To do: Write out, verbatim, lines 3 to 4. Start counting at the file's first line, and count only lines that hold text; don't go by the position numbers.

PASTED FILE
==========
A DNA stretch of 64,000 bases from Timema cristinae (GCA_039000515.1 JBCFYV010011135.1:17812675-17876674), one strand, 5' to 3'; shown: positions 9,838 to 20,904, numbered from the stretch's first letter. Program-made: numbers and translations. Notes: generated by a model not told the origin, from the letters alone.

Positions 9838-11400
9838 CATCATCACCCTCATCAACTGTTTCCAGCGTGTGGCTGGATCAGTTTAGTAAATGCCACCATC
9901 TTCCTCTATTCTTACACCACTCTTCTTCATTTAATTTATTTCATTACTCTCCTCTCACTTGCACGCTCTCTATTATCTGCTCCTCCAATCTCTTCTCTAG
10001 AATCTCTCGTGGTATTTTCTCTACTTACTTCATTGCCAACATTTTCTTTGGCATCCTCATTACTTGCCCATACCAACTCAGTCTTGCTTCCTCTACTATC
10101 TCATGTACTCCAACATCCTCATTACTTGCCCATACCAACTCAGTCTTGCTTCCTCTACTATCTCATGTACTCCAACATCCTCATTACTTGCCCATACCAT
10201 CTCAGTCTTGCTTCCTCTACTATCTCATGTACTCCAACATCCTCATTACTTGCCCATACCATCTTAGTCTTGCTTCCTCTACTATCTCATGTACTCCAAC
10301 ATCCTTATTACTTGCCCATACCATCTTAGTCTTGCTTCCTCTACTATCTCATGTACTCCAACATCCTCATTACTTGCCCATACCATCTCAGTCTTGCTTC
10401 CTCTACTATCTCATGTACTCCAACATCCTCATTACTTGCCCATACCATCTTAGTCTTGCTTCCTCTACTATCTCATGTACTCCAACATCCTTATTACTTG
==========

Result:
9838 CATCATCACCCTCATCAACTGTTTCCAGCGTGTGGCTGGATCAGTTTAGTAAATGCCACCATC
9901 TTCCTCTATTCTTACACCACTCTTCTTCATTTAATTTATTTCATTACTCTCCTCTCACTTGCACGCTCTCTATTATCTGCTCCTCCAATCTCTTCTCTAG